“Uniloc’s final argument is that the use of the $19 billion figure was only as a check, and the jury must be presumed to have followed the jury instruction and not based its damages calculation on the entire market value rule. This argument attempts to gloss over the purpose of the check as lending legitimacy to the reasonableness of [Uniloc’s] $565 million damages calculation. Even if the jury’s damages calculation was not based wholly on the entire market value check, the award was supported in part by the faulty foundation of the entire market value. ... Thus, the fact that the entire market value was brought in as only a “check” is of no moment.” (p. 53).
The jury found Microsoft’s infringement to be willful and awarded $388 million in damages. In response, “[t]he district court agreed with Microsoft, and granted a new trial on damages, because the ‘$19 billion cat was never put back into the bag’ and the jury may have ‘used the $19 billion figure to ‘check’ its significant award’”. (p. 35).
The court noted that “[t]he patentee bears the burden of proving damages. To properly carry this burden, the patentee must “sufficiently [tie the expert testimony on damages] to the facts of the case.” (pp. 41-42). “[O]ne major determinant of whether an expert should be excluded under Daubert is whether he has justified the application of a general theory to the facts of the case.” (p. 43). To further this point, the court cited recent decisions of Lucent Technologies and ResQNet. (p. 44).
“The meaning of these cases is clear: there must be a basis in fact to associate the royalty rates used in prior licenses to the particular hypothetical negotiation at issue in the case. The 25 percent rule of thumb as an abstract and largely theoretical construct fails to satisfy this fundamental requirement. The rule does not say anything about a particular hypothetical negotiation or reasonable royalty involving any particular technology, industry, or party. Relying on the 25 percent rule of thumb in a reasonable royalty calculation is far more unreliable and irrelevant than reliance on parties’ unrelated licenses, which we rejected in ResQNet and Lucent Technologies. … Lacking even these minimal connections, the 25 percent rule of thumb would predict that the same 25%/75% royalty split would begin royalty discussions between, for example, (a) TinyCo and IBM over a strong patent portfolio of twelve patents covering various aspects of a pioneering hard drive, and (b) Kodak and Fuji over a single patent to a tiny improvement in a specialty film emulsion.” (pp. 45-46).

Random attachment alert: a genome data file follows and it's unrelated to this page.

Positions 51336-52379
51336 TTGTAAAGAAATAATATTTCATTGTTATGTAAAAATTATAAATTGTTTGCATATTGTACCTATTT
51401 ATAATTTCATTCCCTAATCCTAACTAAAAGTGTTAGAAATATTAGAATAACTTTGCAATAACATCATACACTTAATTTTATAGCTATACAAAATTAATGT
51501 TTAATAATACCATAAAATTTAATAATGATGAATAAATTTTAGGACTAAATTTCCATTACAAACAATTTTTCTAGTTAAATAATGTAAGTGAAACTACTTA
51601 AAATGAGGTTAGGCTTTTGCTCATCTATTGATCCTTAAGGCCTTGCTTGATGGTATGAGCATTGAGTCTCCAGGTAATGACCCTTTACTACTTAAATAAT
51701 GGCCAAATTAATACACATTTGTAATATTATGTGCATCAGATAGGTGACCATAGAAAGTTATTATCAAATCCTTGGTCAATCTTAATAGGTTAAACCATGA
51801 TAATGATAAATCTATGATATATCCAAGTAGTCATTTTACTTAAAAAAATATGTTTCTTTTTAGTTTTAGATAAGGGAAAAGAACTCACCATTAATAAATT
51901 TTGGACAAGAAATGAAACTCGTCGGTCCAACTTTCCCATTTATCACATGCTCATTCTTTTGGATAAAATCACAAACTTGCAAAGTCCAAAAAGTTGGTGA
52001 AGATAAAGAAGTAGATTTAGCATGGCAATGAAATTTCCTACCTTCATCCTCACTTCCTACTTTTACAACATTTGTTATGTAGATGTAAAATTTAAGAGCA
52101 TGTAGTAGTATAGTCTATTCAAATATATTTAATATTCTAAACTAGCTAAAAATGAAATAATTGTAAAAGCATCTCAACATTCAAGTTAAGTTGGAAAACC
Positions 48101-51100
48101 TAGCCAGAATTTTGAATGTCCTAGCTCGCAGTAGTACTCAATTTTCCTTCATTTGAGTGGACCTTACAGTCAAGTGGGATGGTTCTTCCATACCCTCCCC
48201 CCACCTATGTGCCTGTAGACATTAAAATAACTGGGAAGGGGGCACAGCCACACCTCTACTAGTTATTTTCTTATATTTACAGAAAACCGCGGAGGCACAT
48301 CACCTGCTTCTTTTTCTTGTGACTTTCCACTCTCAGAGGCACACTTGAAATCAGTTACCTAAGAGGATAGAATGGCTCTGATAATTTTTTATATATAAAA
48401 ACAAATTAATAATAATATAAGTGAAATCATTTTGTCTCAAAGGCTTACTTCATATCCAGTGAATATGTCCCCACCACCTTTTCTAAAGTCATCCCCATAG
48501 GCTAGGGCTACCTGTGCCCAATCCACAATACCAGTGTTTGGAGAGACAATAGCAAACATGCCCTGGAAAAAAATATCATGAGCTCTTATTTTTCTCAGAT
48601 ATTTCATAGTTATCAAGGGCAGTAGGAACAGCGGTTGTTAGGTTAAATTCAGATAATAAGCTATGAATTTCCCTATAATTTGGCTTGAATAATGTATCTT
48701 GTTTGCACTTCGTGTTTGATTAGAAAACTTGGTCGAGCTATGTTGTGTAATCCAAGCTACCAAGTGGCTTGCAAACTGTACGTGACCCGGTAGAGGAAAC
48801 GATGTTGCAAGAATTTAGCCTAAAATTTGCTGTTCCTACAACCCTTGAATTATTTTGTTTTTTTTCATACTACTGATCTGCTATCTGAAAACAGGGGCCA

“It is of no moment that the 25 percent rule of thumb is offered merely as a starting point to which the Georgia-Pacific factors are then applied to bring the rate up or down.” (p. 46). “To be admissible, expert testimony opining on a reasonable royalty rate must ‘carefully tie proof of damages to the claimed invention’s footprint in the market place.’ This court has sanctioned the use of the Georgia-Pacific factors to frame the reasonable royalty inquiry. Those factors properly tie the reasonable royalty calculation to the facts of the hypothetical negotiation at issue. This court’s rejection of the 25 percent rule of thumb is not intended to limit the application of any of the Georgia-Pacific factors. In particular, factors 1 and 2—looking at royalties paid or received in licenses for the patent in suit or in comparable licenses—and factor 12—looking at the portion of profit that may be customarily allowed in the particular business for the use of the invention or similar inventions—remain valid and important factors in the determination of a reasonable royalty rate.” (p. 46).
“In this case, it is clear that [Uniloc’s] testimony was based on the use of the 25% rule of thumb as an arbitrary, general rule, unrelated to the facts of this case.” (p. 47). “[Uniloc’s expert] did not [testify] that the parties here had a practice of beginning negotiations with a 25%/75% split, or that the contribution of Product Activation to Office and Word justified such a split. He did not base his 25 percent baseline on other licenses involving the patent at issue or comparable licenses. In short, [Uniloc’s expert] starting point of a 25 percent royalty had no relation to the facts of the case, and as such, was arbitrary, unreliable, and irrelevant.” (p. 47).